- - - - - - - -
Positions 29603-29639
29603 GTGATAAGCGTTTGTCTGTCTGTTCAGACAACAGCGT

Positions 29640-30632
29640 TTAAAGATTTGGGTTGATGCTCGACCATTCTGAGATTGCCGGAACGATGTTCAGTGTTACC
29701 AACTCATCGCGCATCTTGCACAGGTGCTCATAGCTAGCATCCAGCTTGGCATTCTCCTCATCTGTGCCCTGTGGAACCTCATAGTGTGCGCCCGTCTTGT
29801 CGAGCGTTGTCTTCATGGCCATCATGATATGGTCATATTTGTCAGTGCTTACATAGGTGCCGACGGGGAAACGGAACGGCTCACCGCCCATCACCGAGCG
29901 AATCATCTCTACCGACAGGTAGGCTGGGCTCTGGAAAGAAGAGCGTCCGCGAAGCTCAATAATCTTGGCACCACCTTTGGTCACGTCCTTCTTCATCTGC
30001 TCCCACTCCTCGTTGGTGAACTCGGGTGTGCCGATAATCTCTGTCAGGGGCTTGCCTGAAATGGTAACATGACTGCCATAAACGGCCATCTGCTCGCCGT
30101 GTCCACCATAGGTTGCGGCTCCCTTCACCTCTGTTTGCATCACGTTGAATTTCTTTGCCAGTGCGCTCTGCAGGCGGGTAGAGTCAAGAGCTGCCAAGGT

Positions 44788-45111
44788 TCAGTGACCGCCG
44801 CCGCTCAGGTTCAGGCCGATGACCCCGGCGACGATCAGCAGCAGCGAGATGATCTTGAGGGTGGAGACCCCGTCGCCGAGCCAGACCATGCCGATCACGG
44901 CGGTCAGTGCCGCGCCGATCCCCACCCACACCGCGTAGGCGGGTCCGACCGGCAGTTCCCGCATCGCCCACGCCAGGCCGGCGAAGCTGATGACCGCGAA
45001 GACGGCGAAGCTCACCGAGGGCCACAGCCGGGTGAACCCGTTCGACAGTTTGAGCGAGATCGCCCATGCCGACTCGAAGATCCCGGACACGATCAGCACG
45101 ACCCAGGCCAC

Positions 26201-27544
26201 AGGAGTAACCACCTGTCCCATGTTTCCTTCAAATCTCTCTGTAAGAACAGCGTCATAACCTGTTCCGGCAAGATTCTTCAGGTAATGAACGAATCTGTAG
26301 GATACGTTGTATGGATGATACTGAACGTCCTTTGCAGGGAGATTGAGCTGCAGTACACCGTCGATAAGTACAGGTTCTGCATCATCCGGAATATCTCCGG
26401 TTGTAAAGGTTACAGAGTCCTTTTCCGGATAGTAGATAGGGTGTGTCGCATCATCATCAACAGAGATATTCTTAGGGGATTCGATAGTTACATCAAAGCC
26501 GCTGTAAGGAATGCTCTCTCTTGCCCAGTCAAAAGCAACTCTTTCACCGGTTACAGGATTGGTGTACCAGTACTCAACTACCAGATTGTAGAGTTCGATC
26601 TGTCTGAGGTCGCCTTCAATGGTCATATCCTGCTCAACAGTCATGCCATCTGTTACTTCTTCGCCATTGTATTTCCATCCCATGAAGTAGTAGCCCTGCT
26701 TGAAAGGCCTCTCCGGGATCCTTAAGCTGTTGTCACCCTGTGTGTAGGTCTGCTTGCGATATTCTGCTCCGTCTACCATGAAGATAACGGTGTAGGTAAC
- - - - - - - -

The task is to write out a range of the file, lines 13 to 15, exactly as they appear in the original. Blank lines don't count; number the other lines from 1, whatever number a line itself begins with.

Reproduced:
44901 CGGTCAGTGCCGCGCCGATCCCCACCCACACCGCGTAGGCGGGTCCGACCGGCAGTTCCCGCATCGCCCACGCCAGGCCGGCGAAGCTGATGACCGCGAA
45001 GACGGCGAAGCTCACCGAGGGCCACAGCCGGGTGAACCCGTTCGACAGTTTGAGCGAGATCGCCCATGCCGACTCGAAGATCCCGGACACGATCAGCACG
45101 ACCCAGGCCAC